The euonymus genus contains over 150 varieties in the form of shrubs and trees, so there should be one type available to brighten every garden throughout the year
Readers may know of these plants from two types of small shrub with gold or silver edged leaves commonly sold in garden centres.
Euonymus plants are generally hardy and found across most continents, although they are native to eastern Asia. The euonymus name comes from Greek meaning ‘good name’, however some translate it as ‘good luck’.
The common name is ‘spindle.’ This arises from the use of the wood from euonymus trees to make spindles for wool spinning. The wood is hard and has also been used to make, for example, skewers and toothpicks.
Several euonymus features makes them popular. The flowers of the common types are inconspicuous, but attractive to bees. The flowers of lesser known varieties can be green, yellow, pink or maroon in colour. The leaves range in size from 2-15cm (¾ inch to 6 inches).
Among the species there are both evergreen and deciduous types although euonymus are mainly grown for their ornamental foliage. They do well in most moist soils and in shade, but their colour is best expressed when grown in full sun.
They do not tolerate waterlogged soils. For many years euonymus hedges survived the salt air along Eastbourne seafront. As euonymus generally grow to a limited height and have compact foliage they are suitable for creating a colourful hedge.
A ‘tapestry’ effect hedge can be created by using more than one variety or incorporating another species. Should one plant in the line die then introducing a replacement is simpler.
The smaller leaved microphyllus varieties of euonymus can be clipped to provide structure in a garden either as a single shaped plant or to surround a bed with a low hedge, maybe as a substitute for box hedging where box blight is a problem.
Left untrimmed the evergreen varieties provide an informal splash of colour throughout the year.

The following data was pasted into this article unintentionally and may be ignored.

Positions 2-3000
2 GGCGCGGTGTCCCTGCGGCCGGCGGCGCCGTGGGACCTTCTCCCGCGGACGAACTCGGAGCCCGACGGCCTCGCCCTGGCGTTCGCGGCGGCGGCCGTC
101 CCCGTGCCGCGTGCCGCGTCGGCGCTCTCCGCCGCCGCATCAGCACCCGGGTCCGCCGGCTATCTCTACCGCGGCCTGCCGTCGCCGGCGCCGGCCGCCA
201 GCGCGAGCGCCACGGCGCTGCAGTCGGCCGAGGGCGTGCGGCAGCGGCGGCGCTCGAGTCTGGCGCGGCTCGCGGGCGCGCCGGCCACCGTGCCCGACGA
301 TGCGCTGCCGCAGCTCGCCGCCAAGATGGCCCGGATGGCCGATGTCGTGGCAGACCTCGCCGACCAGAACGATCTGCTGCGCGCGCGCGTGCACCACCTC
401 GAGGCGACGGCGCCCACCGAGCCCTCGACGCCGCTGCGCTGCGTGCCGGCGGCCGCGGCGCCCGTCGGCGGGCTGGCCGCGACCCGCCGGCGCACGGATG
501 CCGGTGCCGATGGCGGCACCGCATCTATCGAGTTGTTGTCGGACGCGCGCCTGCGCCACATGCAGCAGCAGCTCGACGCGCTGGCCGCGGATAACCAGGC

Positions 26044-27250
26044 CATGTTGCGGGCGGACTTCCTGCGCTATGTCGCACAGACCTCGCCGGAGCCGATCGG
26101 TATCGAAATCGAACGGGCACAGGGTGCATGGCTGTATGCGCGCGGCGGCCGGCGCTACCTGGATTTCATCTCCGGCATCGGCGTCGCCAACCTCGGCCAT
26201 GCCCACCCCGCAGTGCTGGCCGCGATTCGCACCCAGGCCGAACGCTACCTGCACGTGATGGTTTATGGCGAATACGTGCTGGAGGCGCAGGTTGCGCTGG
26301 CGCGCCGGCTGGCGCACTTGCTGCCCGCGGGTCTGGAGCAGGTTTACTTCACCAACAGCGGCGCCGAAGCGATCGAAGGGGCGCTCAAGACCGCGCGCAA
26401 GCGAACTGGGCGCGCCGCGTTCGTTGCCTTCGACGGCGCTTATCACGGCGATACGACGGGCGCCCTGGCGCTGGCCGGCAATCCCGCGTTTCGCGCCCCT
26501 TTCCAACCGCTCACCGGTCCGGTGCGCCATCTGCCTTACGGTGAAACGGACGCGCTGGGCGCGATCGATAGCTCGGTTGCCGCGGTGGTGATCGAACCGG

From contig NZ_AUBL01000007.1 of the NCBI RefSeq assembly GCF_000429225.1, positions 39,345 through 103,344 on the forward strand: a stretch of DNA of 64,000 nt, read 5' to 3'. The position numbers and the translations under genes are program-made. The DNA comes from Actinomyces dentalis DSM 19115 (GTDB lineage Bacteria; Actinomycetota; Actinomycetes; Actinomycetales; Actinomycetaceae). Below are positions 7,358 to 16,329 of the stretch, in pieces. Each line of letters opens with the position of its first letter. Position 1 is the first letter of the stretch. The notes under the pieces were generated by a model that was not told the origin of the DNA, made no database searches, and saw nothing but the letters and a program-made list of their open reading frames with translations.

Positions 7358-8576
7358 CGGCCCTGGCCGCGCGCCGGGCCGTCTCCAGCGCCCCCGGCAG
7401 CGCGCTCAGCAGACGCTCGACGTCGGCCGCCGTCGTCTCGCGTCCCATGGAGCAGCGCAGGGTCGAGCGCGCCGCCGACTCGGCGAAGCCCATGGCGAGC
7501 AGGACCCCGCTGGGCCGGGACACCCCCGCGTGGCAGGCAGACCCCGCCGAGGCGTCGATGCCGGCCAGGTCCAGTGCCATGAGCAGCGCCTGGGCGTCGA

The leaves of the evergreen euonymus are tough and many have colourful patterns; either around the margins or in patterns across the main leaf surface. The proportion of colouring differs according to the variety and sometimes even on the same bush.
Occasionally a totally yellow or green branch will develop. There are varieties with leaves in a predominant shade such as pale lime E. japonicus Paloma white.
Another fascinating version is E. fortunei Harlequin where the new growth is pure white, before developing dark and light green speckles to be followed by a pink tinge in winter. A fine yellow leaf margin and stem are features of another euonymus variety.
One variety which will climb up supports to 2.5m (5ft) is E. fortunei Wolong Ghost, whose dark green leaves are narrow and with a dramatic white leaf stalk.
Some other types of euonymus plants are deciduous such as E. europaeus, E. alatus and E. planipes. The green leaves of summer develop spectacular autumnal colours ranging from rusty brown to brilliant reds.
One of the best examples is E. alatus which has the common name ‘burning bush.’ The deciduous varieties grow to about 2-3 metres in height and spread, but they can be contained by clipping.
When the leaves have dropped the stems show off the wings making the stem appear to be square. Another attractive feature of some varieties is the autumn capsular fruit which are pink or red in colour and four lobed.
When ripe the capsule splits open to reveal four bright orange seeds. Some euonymus varieties can be grown on as a standard or lollipop at a height to suit the gardener.
In the evergreen form this can create an eye-catching feature. There are some other types which are naturally of tree proportions, such as E. hamiltonianus subsp sieboldianus which grows to six metres. These may be deciduous or semi-evergreen.
Whether it’s for hedging, bees, flowers, spindle-making or just the interesting leaf colours, there’s bound to be a euonymus just for you and your garden.